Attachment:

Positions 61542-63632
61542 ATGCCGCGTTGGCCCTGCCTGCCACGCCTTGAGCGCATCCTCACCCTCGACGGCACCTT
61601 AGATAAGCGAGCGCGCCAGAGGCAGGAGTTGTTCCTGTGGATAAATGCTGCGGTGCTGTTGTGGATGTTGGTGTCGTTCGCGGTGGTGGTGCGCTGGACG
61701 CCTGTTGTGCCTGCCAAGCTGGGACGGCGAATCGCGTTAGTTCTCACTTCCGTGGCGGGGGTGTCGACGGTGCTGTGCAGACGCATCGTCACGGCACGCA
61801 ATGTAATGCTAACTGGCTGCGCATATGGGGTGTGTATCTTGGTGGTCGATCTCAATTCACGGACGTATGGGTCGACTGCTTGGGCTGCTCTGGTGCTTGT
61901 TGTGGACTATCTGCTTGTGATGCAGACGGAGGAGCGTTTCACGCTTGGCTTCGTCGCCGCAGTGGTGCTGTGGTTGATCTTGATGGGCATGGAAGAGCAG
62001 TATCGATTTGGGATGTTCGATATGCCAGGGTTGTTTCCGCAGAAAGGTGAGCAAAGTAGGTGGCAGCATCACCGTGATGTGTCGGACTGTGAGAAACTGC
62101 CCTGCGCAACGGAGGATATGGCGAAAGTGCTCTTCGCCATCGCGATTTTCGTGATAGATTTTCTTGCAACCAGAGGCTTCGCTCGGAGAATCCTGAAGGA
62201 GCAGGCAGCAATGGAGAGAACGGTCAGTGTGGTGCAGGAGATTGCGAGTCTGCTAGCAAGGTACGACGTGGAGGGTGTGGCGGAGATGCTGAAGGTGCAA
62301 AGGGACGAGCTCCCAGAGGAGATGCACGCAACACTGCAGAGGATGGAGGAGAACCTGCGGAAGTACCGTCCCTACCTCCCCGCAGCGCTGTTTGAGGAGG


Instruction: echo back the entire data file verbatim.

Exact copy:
Positions 61542-63632
61542 ATGCCGCGTTGGCCCTGCCTGCCACGCCTTGAGCGCATCCTCACCCTCGACGGCACCTT
61601 AGATAAGCGAGCGCGCCAGAGGCAGGAGTTGTTCCTGTGGATAAATGCTGCGGTGCTGTTGTGGATGTTGGTGTCGTTCGCGGTGGTGGTGCGCTGGACG
61701 CCTGTTGTGCCTGCCAAGCTGGGACGGCGAATCGCGTTAGTTCTCACTTCCGTGGCGGGGGTGTCGACGGTGCTGTGCAGACGCATCGTCACGGCACGCA
61801 ATGTAATGCTAACTGGCTGCGCATATGGGGTGTGTATCTTGGTGGTCGATCTCAATTCACGGACGTATGGGTCGACTGCTTGGGCTGCTCTGGTGCTTGT
61901 TGTGGACTATCTGCTTGTGATGCAGACGGAGGAGCGTTTCACGCTTGGCTTCGTCGCCGCAGTGGTGCTGTGGTTGATCTTGATGGGCATGGAAGAGCAG
62001 TATCGATTTGGGATGTTCGATATGCCAGGGTTGTTTCCGCAGAAAGGTGAGCAAAGTAGGTGGCAGCATCACCGTGATGTGTCGGACTGTGAGAAACTGC
62101 CCTGCGCAACGGAGGATATGGCGAAAGTGCTCTTCGCCATCGCGATTTTCGTGATAGATTTTCTTGCAACCAGAGGCTTCGCTCGGAGAATCCTGAAGGA
62201 GCAGGCAGCAATGGAGAGAACGGTCAGTGTGGTGCAGGAGATTGCGAGTCTGCTAGCAAGGTACGACGTGGAGGGTGTGGCGGAGATGCTGAAGGTGCAA
62301 AGGGACGAGCTCCCAGAGGAGATGCACGCAACACTGCAGAGGATGGAGGAGAACCTGCGGAAGTACCGTCCCTACCTCCCCGCAGCGCTGTTTGAGGAGG